|dc.description.abstract||Mercury pollution of water has been documented in Japan and in
several Scandinavian countries. No information was available on
the status of North American waters with regard to mercury pollution
at the time this work was begun.
Muscle tissue from 81 fish from nine locations in the Saskatchewan
River contained an average of more than 1.0 ppm of mercury. Fish
from two of the sites had much higher concentrations, with individual
fish containing up to 11.2 ppm of mercury. These concentrations
correspond to values reported for Scandinavian fish collected in areas
of industrial pollution.
The acute toxicity of methyl mercury chloride ( MeHgC1 ) for
rainbow trout ( Salmo
gairdneri) fry and fingerlings was measured.
The median tolerance limit ( TLm ) at 24, 48 and 96 hr was 0.084,
0.045 and 0.024 mg/litre as mercury respectively for fry; and 0.125,
0.066 and 0.042 mg/litre as mercury respectively for fingerlings.
The TLm (24 hr) for mercuric chloride ( HgC12) for fingerlings was
0.90 mg/litre as mercury. Fingerlings exposed to MeHgC1 concentrated
mercury in their tissues much more rapidly than did those exposed
to HgC12. The acute toxic action of MeHgCl and HgC12 was exerted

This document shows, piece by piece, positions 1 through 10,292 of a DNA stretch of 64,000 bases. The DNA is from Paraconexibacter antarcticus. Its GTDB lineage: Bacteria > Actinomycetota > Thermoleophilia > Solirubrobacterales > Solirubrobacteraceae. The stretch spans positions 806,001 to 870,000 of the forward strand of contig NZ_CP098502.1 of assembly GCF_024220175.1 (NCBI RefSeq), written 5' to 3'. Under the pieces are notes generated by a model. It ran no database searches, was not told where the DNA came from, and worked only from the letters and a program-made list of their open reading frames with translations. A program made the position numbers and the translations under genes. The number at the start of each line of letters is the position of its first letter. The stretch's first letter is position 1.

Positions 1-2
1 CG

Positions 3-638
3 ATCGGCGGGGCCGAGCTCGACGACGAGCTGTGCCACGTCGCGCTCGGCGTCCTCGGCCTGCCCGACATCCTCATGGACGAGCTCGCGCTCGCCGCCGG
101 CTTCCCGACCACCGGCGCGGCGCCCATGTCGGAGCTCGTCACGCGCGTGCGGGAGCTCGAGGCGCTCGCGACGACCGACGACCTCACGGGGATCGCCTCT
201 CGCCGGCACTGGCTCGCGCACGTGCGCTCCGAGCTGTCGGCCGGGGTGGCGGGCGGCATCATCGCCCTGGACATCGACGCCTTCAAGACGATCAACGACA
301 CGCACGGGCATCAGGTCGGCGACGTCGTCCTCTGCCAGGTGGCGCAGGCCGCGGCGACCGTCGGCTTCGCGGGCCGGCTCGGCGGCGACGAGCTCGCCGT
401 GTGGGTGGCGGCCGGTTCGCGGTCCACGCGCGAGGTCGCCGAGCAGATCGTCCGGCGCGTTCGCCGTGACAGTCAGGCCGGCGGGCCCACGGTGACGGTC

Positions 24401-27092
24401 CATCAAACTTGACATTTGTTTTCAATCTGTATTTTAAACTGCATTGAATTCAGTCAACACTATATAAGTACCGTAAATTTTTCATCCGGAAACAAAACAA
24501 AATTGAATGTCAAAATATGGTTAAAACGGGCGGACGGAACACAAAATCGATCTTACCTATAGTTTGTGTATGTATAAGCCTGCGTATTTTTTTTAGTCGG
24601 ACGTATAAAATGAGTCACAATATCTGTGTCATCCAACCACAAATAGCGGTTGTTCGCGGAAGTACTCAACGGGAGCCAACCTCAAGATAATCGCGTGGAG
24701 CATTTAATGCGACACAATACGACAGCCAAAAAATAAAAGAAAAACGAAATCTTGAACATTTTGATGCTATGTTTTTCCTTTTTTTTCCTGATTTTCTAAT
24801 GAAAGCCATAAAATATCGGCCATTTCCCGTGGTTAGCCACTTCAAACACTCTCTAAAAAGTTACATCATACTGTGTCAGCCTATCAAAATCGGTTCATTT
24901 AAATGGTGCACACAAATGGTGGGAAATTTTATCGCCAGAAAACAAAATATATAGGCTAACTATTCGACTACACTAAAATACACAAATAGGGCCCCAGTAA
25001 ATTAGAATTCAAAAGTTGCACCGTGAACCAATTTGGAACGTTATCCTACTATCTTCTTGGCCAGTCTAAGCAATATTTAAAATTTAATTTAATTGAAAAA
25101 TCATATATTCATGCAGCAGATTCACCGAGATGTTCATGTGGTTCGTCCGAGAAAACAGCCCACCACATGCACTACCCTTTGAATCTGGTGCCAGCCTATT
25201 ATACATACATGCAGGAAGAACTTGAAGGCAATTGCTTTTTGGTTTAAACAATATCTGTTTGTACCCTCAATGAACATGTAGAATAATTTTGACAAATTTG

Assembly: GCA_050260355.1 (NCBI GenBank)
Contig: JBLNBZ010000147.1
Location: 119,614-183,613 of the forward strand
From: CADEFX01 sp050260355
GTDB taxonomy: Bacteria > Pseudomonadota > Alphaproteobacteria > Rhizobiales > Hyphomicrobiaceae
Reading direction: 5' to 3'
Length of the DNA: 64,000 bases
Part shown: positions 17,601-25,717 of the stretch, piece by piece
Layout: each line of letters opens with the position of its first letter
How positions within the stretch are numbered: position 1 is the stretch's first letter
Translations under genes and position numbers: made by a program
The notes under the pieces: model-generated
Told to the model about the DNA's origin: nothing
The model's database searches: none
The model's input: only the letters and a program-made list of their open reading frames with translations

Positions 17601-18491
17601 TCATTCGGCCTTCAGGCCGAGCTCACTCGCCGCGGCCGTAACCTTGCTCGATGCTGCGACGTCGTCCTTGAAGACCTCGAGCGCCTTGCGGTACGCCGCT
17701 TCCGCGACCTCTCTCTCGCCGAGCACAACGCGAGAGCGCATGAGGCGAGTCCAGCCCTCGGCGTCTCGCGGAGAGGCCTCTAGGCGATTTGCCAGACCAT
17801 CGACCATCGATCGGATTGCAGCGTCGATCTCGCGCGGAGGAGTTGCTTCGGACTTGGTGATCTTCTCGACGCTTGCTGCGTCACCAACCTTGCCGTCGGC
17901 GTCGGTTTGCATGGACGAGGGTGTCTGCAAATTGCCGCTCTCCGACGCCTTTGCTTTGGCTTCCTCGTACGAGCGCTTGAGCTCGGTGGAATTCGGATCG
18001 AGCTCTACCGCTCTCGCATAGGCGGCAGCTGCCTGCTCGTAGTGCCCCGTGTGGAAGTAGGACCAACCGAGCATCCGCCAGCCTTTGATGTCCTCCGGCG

on the gills. Mercuric chloride caused severe epithelial necrosis.
Poisoning with MeHgCl was characterized by epithelial cell swelling and
hyperplasia, a marked increase in the number of epithelial cells
in mitosis and terminally, epithelial desquamation.
Rainbow trout fingerlings were fed rations containing 4, 8,
16 and 24 ppm mercury as MeHgCl over a 105 day period. Fish
receiving the 16 and 24 ppm rations had significantly higher
blood packed cell volumes than controls. Hyperplasia of the gill
epithelium was the only morphologic alteration in these fish.
Individual fish accumulated up to 30 ppm mercury in muscle, but
no mortality which could be attributed to mercury poisoning
occurred. The results suggest that trout can tolerate a large
body burden of mercury, if this mercury is acquired over a period
Female and juvenile mink ( Mustela
vison ) were fed rations
containing 50 and 75 per cent of fish containing 0.44 ppm mercury
over a 145 day period. There was no evidence of intoxication in
these animals. Mercury concentrations in tissue appeared to have
reached equilibrium at a level below that associated with toxicity.
Adult mink were fed rations containing 1.1, 1.8, 4.8, 8.3 and
15.0 ppm mercury as MeHgCl over a 93 day period. Histologic evidence
of injury was present in all groups. Mink fed rations containing
1.8 to 15.0 ppm mercury developed clinical intoxication within the
experimental period. The rapidity of onset of intoxication was
directly related to the mercury content of the ration. Mercury
concentrations in tissues of mink which died were similar, despite
differences in the mercury content of the diets and time to death.
The average mercury concentration in the brain of mink which died
was 11.9 ppm. The disease produced by MeHgCl was primarily related
to neuronal necrosis. Cortical neurons and those in certain
subcortical nuclei were most susceptible. In acute intoxication
neuronal damage was diffuse throughout the brain. Involvement of
granular cells of the cerebellum and peripheral nerve fibres was
seen in acutely poisoned animals.||en_US